Inverse quantiles allow me to set a threshold sample value, then calculate what percentage of values exceeded it.

To calculate the inverse quantile, we start with the target sample and work backwards towards the target count Q.

  1. Given a sample value X, locate its bin.
  2. Using the previous linear interpolation equation, solve for Q given X.

Given the previous equation we had, we can use some middle school level algebra (well, it was when I was in school) and solve for Q.

X = left_value+(Q-left_count) / (right_count-left_count)*bin_width

X-left_value = (Q-left_count) / (right_count-left_count)*bin_width

(X-left_value)/bin_width = (Q-left_count)/(right_count-left_count)

(X-left_value)/bin_width*(right_count-left_count) = Q-left_count

Q = (X-left_value)/bin_width*(right_count-left_count)+left_count

Solving for Q, we get 700, which is expected for our value of 1.05.

Now that we know Q, we can add up the counts to the left of it, subtract that from the total and then divide by the total to get the percentage of sample values which exceeded our sample value X.

  1. Sum the bin counts up to Q as Qleft.
  2. Inverse quantile qinv(X) = (Qtotal-Qleft)/Qtotal.
  3. For Qleft=700, Qtotal = 1,000, qinv(X) = 0.3.
  4. 30% of sample values exceeded X.

So if we are running a website, and we know from industry research that we’ll lose users if our requests take longer than three seconds, we can set X at 3 seconds, calculate the inverse quantile for our request times, and figure out what percentages of our users are getting mad at us. Let’s take a look at how we have been doing that in real time with Circonus.


This is a heatmap of one year’s worth of latency data for a web service. It contains about 300 million samples. Each histogram window in the heatmap is one day’s worth of data, five minute histograms are merged together to create that window. The overlay window shows the distribution for the day where the mouse is hovering over.

Here we added a 99th percentile overlay which you can see implemented as the green lines. It’s pretty easy to spot the monthly recurring rises in the percentile to around 10 seconds. Looks like a network timeout issue, those usually default to around 10 seconds. For most of the time the 99th percentile is relatively low, a few hundred millisecond.

Here we can see the inverse quantile shown for 500 milliseconds request times. As you can see, for most of the graph, at least 90% of the requests are finishing within the 500 millisecond service level objective. We can still see the monthly increases which we believe are related to network client timeouts, but when they spike, they only affect about 25% of requests – not great, but at least we know the extent of that our SLO is exceeded.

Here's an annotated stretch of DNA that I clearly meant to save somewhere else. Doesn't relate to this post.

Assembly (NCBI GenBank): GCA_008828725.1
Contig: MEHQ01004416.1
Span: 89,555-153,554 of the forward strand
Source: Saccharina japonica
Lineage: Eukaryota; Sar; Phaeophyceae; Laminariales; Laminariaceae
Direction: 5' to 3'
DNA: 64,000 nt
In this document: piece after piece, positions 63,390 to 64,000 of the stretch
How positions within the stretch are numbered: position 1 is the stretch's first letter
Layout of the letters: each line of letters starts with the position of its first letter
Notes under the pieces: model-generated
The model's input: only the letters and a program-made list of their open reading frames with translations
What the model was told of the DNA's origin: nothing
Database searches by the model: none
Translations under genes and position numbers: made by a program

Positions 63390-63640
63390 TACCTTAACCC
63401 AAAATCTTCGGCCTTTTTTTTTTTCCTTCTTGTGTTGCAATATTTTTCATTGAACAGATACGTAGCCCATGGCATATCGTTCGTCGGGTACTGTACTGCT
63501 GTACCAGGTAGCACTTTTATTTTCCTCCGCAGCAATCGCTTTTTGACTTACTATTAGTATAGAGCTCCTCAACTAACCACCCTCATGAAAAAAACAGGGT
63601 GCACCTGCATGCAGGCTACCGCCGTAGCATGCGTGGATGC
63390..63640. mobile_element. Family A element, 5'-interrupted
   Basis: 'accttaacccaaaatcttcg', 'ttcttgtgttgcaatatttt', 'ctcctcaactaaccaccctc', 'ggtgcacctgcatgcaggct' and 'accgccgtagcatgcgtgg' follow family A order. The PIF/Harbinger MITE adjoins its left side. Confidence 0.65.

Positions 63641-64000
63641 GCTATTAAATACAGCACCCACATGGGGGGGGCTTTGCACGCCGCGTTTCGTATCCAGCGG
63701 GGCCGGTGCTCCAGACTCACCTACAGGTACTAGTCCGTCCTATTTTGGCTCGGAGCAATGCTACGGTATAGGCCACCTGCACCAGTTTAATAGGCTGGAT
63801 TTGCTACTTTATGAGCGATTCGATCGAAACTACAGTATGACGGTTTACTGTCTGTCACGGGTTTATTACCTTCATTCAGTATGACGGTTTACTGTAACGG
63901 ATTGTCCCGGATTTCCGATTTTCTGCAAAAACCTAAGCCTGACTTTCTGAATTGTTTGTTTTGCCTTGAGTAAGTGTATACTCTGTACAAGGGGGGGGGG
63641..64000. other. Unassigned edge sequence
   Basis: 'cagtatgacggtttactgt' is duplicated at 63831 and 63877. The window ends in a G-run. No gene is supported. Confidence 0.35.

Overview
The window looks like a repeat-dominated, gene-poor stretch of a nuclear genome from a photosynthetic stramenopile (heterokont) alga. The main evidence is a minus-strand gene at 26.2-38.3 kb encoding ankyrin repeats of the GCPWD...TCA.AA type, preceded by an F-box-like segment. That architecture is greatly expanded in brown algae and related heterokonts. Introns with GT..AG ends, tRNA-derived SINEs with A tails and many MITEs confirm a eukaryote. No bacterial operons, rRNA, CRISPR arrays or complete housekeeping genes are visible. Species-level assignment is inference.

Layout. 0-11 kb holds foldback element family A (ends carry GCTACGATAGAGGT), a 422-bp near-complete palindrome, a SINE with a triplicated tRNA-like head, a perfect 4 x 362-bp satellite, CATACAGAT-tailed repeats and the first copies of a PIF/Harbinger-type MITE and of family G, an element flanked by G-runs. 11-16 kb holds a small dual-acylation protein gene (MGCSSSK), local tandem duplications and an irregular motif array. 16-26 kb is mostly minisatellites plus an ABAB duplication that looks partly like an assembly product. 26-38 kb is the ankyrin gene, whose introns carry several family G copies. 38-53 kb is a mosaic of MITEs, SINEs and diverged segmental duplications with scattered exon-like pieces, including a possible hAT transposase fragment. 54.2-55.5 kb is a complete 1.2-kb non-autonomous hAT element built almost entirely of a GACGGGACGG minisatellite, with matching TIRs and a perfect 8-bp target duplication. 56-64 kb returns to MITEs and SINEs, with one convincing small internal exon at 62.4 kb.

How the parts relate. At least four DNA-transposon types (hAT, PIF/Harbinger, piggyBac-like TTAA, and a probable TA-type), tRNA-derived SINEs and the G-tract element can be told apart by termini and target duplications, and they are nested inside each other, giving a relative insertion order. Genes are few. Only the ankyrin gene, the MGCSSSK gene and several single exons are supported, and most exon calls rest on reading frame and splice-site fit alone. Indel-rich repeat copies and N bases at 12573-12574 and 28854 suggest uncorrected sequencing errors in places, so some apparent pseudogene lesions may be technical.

We can take that percentage of requests that violated our SLO of 500 milliseconds, and multiply them by the total number of requests to get the number of requests which exceeded 500 milliseconds. This has direct bearing on your business if each of these failed requests is costing you money.

Note that we’ve dropped the range here to a month to get a closer look at the data presented by these calculations.

What is we sum up over time the number of requests that exceeded 500 millseconds? Here we integrate the number of requests that exceeded the SLO over time, and plot that as the increasing line. You can clearly see now where things get bad with this service by the increase in slope of the blue line. What if we had a way to automatically detect when that is happening and then page whoever is on call?

Here we can see the red line on the graph is the output of a constant anomaly detection algorithm. When the number of SLO violations increases, the code identifies it as an anomaly and rates it on a 0-100 scale. There are several anomaly detection algorithms available out there, and most don’t use a lot of complicated machine learning, just statistics.

Video Presentation

This video of our presentation at DataEngConf 2018 covers the material explained in this post.

You can also view the slides here.


We looked at a few different implementations of histograms, an overview of Circonus’ open source implementation of a log linear histogram, what data structures it uses to codify bin data, and the algorithm used to calculate quantiles. Reading the code (in C or in Golang) will demonstrate how avoiding locks, memory allocations, waits, and copies are essential to making these calculations highly optimized. Good algorithms are still limited by how they are implemented on the metal itself.

One problem to solve might be to collect all of the syscall latency data on your systems via eBPF, and compare the 99th percentile syscall latencies once you’ve applied the Spectre patch which disabled CPU branch prediction. You could find that your 99th percentile syscall overhead has gone from 10 nanoseconds to 30!

While percentiles are a good first step for analyzing your Service Level Objectives, what if we could look at the change in the number of requests that exceeded that objective? Say if 10% of your syscall requests exceeded 10 nanoseconds before the spectre patch, but after patching 50% of those syscalls exceeded 10 nanoseconds?

Soon, in a later post, we’ll talk more about Service Level Objectives and SLO analysis.